The iPhone Effect

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Verizon broke its single-day sales record for a device in about two hours today, the first day existing customers could purchase an iPhone on the network. As Engadget reports, between 3 and 5 a.m., Verizon sold more iPhones than it had sold of any other phone over a full business day.

All the talk about other phones and platforms is good for the market. Android and Windows Mobile are looking better and better. App ecosystems are developing, etc., etc.

But there is still something about the iPhone. People love the iPhone like they love a sports team or a piece of music. It is fundamentally irrational and beyond the reach of talk about features or price. When you want an iPhone, there is just nothing else that can scratch that itch.

I wrote yesterday that it was hard to review the iPhone now because we didn't know how many of the devices would end up flooding Verizon's network. But the truth is that every time we've wondered if the iPhone would exceed expectations, it has, and I wouldn't be surprised if Verizon executives are still shocked by the adoption rates that they get.

To this day, there is no better explanation of the iPhone's appeal than this viral video of an imaginary interaction between a phone customer and a would-be iPhone purchaser. For iPhone buyers, "It is the best phone" is the beginning and end of the smartphone story.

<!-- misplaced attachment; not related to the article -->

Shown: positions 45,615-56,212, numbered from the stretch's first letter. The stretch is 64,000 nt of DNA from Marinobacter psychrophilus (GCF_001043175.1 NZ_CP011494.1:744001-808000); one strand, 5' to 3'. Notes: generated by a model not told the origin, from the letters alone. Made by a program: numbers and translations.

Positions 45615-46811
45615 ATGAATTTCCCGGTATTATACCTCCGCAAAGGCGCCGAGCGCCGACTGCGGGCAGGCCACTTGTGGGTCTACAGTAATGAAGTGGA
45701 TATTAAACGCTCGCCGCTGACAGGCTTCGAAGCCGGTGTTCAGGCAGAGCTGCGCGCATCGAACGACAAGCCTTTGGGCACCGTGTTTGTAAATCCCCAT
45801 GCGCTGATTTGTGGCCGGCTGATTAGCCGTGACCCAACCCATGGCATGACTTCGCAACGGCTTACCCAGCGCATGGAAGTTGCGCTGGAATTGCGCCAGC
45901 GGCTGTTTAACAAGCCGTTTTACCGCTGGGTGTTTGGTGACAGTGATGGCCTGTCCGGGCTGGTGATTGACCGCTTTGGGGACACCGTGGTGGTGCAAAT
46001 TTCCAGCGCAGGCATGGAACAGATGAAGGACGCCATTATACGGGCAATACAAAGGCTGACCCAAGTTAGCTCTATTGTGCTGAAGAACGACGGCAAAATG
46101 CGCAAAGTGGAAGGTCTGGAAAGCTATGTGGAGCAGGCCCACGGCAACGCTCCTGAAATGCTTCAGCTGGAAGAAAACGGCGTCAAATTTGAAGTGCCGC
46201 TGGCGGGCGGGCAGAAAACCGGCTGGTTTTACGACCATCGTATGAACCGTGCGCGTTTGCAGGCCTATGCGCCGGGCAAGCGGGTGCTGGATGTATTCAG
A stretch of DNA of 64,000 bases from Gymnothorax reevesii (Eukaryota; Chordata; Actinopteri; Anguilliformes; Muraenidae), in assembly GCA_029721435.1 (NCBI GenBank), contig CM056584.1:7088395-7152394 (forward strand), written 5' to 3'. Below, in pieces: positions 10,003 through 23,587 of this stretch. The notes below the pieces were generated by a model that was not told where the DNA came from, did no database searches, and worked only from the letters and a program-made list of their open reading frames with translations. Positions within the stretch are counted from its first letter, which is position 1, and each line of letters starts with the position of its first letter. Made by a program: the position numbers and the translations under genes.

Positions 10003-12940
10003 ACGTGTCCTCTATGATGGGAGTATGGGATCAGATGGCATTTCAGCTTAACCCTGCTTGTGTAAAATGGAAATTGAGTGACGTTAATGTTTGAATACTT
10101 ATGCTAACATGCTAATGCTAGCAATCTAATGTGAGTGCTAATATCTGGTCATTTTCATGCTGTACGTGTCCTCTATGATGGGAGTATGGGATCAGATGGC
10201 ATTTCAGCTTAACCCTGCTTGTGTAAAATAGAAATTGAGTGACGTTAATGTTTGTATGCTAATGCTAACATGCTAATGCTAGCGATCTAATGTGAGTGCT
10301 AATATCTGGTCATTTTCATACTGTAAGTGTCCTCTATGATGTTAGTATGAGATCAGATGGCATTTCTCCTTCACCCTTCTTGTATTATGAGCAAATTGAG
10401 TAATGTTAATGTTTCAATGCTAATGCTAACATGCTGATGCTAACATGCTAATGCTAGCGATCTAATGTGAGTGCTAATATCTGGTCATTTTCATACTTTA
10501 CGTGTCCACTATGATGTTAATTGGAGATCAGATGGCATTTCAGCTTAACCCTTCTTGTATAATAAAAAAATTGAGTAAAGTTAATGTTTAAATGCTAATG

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Alexis C. Madrigal

Alexis Madrigal is the deputy editor of TheAtlantic.com. He's the author of Powering the Dream: The History and Promise of Green Technology. More

The New York Observer has called Madrigal "for all intents and purposes, the perfect modern reporter." He co-founded Longshot magazine, a high-speed media experiment that garnered attention from The New York Times, The Wall Street Journal, and the BBC. While at Wired.com, he built Wired Science into one of the most popular blogs in the world. The site was nominated for best magazine blog by the MPA and best science website in the 2009 Webby Awards. He also co-founded Haiti ReWired, a groundbreaking community dedicated to the discussion of technology, infrastructure, and the future of Haiti.

He's spoken at Stanford, CalTech, Berkeley, SXSW, E3, and the National Renewable Energy Laboratory, and his writing was anthologized in Best Technology Writing 2010 (Yale University Press).

Madrigal is a visiting scholar at the University of California at Berkeley's Office for the History of Science and Technology. Born in Mexico City, he grew up in the exurbs north of Portland, Oregon, and now lives in Oakland.

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